As with my post about Chiang Mai’s street art, I’ve been putting off writing about street art in Bangkok because it felt like such a daunting task. The population of Thailand’s capital is almost as big as London’s and street art is found in almost every neighbourhood.
However, Mark’s guide to alternative things to see around Hua Lamphong railway station prompted me to produce a round-up of the street art we saw in that area to complement his post.
Bang Rak Street Art
The main concentration of Bang Rak’s street art is along one side of the wall leading down to the CAT Tower Pier on Charoen Krung, Soi 32. Most of the street art was painted as part of the 2016 Bukruk Urban Arts festival and among the art it’s easy to spot Bangkok-based Alex Face’s Mardi character. Other artists that feature here include BONUS TMC and Kult, both Thai artists. During a few days in January 2016 when the festival took place, local artists were joined by others from Europe, Korea and Japan.
Mardi by Alex Face
Street art by Bonus TMC on Charoen Krung Soi 32
Charoen Krung Soi 32 street art: Lolay (left) and Kult (right)
Above: more Charoen Krung Soi 32 street art
Sakyai (left) and Phai (right) on Charoen Krung Soi 32 in Bang Rak District
Above: a few more pieces of Bang Rak street art
From this point, the street art featured will follow a northerly path towards Chinatown. Not far from here on the wall of the Portuguese Embassy is a piece by Vhils. Created in February 2017 as part of the Portuguese artist’s ‘Scratching the Surface’ project, it’s the same style of etching into the surface rather than painting on it that we recently saw in Dubai and previously on our street art hunt in Kyiv.
Vhils ‘Scratching the surface’
Continuing from this point, and roughly halfway between Bang Rak and Talat Noi, keep a look out for a mural that is instantly recognisable as Mue Bon’s Pukruk, a cheeky bird character. There are a handful of other works of art in the immediate area including this one by Saddo from Romania.
Street art by Saddo
A further five-minute walk from here is Talat Noi.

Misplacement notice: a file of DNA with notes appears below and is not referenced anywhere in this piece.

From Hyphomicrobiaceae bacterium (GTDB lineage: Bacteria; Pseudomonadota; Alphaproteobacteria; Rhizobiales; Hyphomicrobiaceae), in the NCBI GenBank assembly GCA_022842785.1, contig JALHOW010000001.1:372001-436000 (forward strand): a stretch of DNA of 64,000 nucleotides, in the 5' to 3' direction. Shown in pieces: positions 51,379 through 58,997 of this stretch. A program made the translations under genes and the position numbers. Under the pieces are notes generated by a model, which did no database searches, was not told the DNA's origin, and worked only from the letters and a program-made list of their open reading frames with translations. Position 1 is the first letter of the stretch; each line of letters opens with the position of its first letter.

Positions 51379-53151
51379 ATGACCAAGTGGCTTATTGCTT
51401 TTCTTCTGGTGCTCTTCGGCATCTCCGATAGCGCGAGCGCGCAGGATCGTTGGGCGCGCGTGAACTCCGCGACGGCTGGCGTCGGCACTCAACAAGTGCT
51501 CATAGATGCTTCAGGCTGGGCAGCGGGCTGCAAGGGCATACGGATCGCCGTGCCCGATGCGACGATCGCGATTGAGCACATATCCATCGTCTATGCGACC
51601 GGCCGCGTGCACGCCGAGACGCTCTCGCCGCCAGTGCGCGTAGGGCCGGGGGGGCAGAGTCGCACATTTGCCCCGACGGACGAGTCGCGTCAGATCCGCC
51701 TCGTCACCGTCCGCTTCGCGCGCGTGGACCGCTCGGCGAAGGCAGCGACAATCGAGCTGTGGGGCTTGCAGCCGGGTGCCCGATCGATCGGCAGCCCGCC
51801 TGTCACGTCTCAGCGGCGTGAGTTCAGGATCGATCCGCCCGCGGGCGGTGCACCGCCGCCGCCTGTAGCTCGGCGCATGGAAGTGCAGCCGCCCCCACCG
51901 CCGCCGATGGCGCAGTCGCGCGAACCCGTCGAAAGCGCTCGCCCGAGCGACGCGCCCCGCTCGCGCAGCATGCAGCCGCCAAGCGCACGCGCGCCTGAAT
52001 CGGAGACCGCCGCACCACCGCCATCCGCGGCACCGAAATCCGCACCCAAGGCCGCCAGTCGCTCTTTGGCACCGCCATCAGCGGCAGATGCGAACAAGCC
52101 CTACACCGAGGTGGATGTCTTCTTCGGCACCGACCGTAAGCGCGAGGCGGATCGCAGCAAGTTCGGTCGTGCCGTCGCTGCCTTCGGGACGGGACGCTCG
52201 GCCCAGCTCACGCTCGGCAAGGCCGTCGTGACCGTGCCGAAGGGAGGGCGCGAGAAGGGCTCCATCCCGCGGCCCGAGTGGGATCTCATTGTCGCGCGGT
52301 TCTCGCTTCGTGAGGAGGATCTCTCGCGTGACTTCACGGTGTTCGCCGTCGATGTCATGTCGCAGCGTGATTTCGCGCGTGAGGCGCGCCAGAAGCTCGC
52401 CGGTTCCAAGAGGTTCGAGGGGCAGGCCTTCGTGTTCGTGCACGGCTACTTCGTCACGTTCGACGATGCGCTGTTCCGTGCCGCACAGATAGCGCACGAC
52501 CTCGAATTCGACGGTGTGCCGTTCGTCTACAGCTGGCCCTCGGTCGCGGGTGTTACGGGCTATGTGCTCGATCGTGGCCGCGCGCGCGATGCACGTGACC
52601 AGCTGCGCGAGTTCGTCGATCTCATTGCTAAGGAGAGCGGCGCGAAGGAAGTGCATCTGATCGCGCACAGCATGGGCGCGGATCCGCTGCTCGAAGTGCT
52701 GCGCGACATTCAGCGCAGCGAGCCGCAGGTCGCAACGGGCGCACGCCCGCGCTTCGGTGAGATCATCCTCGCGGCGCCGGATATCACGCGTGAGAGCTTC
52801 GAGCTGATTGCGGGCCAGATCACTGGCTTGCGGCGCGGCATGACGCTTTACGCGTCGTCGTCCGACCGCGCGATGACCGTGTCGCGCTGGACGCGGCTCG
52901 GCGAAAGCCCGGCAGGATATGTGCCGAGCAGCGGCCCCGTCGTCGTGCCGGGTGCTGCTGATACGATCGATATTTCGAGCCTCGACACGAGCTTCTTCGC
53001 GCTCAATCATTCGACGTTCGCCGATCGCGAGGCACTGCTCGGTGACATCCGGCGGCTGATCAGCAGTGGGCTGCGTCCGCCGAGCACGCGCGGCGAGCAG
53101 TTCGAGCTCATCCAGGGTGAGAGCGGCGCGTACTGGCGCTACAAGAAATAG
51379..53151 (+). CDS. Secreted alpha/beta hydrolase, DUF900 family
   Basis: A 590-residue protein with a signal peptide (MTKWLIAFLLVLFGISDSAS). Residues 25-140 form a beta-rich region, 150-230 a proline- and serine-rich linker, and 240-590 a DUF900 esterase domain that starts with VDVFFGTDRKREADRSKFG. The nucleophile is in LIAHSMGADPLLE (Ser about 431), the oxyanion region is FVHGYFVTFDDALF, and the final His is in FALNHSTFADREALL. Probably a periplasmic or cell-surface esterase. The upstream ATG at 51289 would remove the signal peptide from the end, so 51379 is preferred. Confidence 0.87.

Talat Noi Street Art
On the fringes of Chinatown, Talat Noi is an interesting area to wander around. It’s one of Bangkok’s oldest neighbourhoods full of narrow lanes (sois) and shophouses. The labyrinthine sois mean there isn’t a lot of traffic, making it quite a peaceful part of Bangkok to explore on foot. On the one hand Talat Noi feels very traditionally Thai, but its flourishing street art scene, the growing number of small cafes, and collection of shops that specialise in used car parts make the area feel a bit quirky too.
This is a selection of some of the Talat Noi street art you’ll find if you explore the alleyways. One soi that is worth searching out is San Chao Rong Kueak, a walkway with a lot of street art.
Above: Street art found in the sois around Talat Noi
You need to look carefully to appreciate the detail in this piece of street art
I really like this street art featuring motorcycle taxi drivers on a break. As is often the case when photographing street art, it was hard to get a decent shot without roadside obstructions.
A clever piece of street art featuring motor-cycle taxi drivers taking a break
The final significant piece of Hua Lamphong street art to see is an impressive mural by Belgium artist Roa. Famous for his giant monochrome sketches of animals, his piece in a parking lot on Song Wat Road is a playful one depicting two elephants. On the other side of the car park is a large mural featuring bicycles by Aryz, an artist from Spain. Just before you come to the pieces by Roa and Aryz, look out for a bright pink mural on the side of a building by Romanian artist, Aitch. Unfortunately, it’s a little worn these days, but it’s still worth searching for. These three murals were all painted as part of the Bukruk 2016 street art festival.
Elephants by Roa
Talad Noi street art by Aryz (left) and Aitch (right)
From this point, it’s about a kilometre back to Hua Lamphong station.
And remember, if quirky sightseeing is more the norm for you, check out this street art in conjunction with Mark’s guide to alternative things to do near Hua Lamphong station.
How to find the Bang Rak and Talat Noi Street Art
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